Texans recovering from Hurricane Harvey could be eligible for disaster food benefits from the USDA’s Supplemental Nutrition Assistance Program (SNAP) through the availability of Disaster SNAP (D-SNAP) announced today by the U.S. Department of Agriculture and Texas Health and Human Services Commission.
Agriculture Secretary Sonny Perdue said that households who may not normally be eligible under regular SNAP rules may qualify for D-SNAP if they meet the disaster income limits and have qualifying disaster-related expenses.
“USDA is committed to helping hurricane-stricken Texans get back on their feet,” Perdue said. “Because the need for help doesn’t end when the rain stops. In so many ways, it’s just begun. And the D-SNAP program USDA is announcing today is an important step forward, as we work through this crisis together.”
D-SNAP eligible households in the affected areas will receive two months of benefits, equivalent to the maximum amount of benefits normally issued to a SNAP household of their size, to meet their food needs as they settle back home following the disaster. To be eligible for D-SNAP, a household must live in an identified disaster area, have been affected by the disaster, and meet certain D-SNAP eligibility criteria. Texas Health and Human Services Commission will announce D-SNAP dates, and locations through the local media.
D-SNAP timing varies with the circumstances of each disaster, Perdue said, but always begins after commercial channels of food distribution have been restored and families are able to purchase food to prepare at home. Before operating a D-SNAP, a State must ensure that proper public information, staffing and resources are in place.
USDA has already approved issuance of supplemental SNAP benefits for current SNAP recipients, in certain affected areas, to bring their August and September benefits up to the maximum allotment for their household size, consistent with the amount D-SNAP households will receive. As D-SNAP is implemented in an impacted county, individuals in that county who are currently receiving SNAP will automatically receive a benefit supplement to bring them up to the maximum allotment for their household size. Current participants have also had a portion of their August benefits replaced since many lost food as a result of the storm.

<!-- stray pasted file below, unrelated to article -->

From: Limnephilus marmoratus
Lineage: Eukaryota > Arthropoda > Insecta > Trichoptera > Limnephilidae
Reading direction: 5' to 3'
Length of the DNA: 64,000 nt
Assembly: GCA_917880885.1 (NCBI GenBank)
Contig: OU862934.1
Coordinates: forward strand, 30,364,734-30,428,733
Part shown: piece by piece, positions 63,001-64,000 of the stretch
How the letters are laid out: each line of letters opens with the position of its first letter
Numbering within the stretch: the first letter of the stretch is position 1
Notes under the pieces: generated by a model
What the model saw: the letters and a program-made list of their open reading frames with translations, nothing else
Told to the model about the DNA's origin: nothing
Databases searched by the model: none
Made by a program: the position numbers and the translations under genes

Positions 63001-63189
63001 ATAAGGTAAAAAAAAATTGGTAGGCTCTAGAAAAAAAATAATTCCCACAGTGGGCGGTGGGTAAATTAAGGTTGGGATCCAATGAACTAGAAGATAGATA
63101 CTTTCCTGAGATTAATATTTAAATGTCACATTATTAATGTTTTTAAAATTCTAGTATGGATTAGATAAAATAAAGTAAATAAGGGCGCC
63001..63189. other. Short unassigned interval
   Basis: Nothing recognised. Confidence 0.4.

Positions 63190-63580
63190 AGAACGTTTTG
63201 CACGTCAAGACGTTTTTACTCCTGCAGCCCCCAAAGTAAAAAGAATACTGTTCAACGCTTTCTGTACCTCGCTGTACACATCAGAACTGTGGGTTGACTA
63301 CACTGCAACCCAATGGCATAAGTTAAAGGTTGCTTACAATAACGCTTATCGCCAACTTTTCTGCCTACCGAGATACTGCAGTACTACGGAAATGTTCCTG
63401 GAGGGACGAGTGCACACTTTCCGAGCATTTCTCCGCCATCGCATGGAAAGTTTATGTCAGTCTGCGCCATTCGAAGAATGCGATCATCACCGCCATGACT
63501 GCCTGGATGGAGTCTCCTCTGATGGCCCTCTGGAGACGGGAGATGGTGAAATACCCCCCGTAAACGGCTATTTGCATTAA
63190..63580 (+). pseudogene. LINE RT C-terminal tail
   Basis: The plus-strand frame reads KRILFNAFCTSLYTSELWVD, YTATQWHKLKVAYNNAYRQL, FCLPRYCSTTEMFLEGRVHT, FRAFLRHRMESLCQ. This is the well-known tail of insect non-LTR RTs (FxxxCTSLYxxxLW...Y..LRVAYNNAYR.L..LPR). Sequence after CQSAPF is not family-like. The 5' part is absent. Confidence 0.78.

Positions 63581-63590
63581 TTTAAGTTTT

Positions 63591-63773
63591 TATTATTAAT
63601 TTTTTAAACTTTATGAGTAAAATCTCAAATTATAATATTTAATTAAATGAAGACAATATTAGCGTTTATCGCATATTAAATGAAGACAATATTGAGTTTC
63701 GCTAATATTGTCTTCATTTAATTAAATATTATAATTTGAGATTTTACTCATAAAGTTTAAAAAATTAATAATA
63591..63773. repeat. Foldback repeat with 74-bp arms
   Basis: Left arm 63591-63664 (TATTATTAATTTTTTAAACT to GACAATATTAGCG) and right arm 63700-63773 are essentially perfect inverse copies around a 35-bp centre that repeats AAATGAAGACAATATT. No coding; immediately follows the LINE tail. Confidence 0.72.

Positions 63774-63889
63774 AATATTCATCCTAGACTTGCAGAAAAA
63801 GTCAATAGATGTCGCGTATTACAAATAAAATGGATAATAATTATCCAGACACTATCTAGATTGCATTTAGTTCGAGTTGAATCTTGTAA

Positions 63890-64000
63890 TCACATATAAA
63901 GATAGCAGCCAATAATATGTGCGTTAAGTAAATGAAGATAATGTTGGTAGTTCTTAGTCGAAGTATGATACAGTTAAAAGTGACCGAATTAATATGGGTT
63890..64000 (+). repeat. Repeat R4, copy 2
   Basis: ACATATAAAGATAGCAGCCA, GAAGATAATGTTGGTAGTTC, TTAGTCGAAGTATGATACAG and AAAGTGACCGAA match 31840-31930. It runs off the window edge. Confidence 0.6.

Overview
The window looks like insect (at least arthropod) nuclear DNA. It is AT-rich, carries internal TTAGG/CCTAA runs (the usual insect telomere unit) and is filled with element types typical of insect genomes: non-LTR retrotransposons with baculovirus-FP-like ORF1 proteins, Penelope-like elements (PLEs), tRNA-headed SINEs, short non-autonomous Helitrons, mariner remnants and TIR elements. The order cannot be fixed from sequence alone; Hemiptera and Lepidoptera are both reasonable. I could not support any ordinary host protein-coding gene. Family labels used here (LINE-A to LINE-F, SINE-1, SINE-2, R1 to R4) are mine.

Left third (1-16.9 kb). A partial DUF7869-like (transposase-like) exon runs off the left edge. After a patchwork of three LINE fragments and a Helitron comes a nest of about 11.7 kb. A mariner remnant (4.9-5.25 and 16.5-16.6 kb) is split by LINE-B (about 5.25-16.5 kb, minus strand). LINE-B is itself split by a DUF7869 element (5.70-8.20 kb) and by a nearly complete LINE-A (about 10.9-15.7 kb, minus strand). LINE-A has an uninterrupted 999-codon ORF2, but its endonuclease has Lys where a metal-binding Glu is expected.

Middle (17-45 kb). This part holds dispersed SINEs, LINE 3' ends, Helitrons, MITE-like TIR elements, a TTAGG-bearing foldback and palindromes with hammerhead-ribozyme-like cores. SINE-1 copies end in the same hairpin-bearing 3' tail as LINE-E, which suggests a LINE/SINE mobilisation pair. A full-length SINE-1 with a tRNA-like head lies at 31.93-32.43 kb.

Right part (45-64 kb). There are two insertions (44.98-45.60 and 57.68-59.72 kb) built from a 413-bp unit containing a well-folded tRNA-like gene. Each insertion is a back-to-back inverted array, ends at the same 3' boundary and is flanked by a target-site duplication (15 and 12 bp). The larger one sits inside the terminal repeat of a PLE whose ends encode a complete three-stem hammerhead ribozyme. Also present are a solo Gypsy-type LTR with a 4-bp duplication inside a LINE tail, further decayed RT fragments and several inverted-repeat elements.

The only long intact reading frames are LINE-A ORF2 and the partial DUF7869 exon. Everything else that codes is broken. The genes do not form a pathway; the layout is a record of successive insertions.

“This is an unprecedented disaster, and we have Texas families who have lost everything,” said Texas Health and Human Services Commission Executive Commissioner Charles Smith. “Texas is moving quickly to finalize sites with our local officials and will begin announcing D-SNAP dates and locations today. We are committed to rolling out D-SNAP quickly to serve all of the impacted areas.”
The D-SNAP announcement today is the latest in a battery of USDA actions taken to help Texans cope with the storm and its aftermath that also include a waiver to allow SNAP participants to buy hot foods and hot food products prepared for immediate consumption with their benefits at authorized SNAP retailers statewide through September 30.
In addition, local disaster organizations, such as the American Red Cross, Salvation Army, and Southern Baptist Men continue to utilize USDA Foods to serve hot meals in congregate shelters. Individuals seeking more information about this and other available aid should dial 2-1-1 (for callers from Texas) or 1-(877) 541-7905. For more information about Texas SNAP, visit YourTexasBenefits.com.
USDA’s Food and Nutrition Service (FNS) administers 15 nutrition assistance programs, including the National School Lunch and School Breakfast programs, the Child and Adult Care Food Program, the Summer Food Service Program, the Special Supplemental Nutrition Program for Women, Infants and Children, and the Supplemental Nutrition Assistance Program, which together comprise America’s nutrition safety net. For more information on FNS assistance during times of disaster, visit www.fns.usda.gov/disaster.
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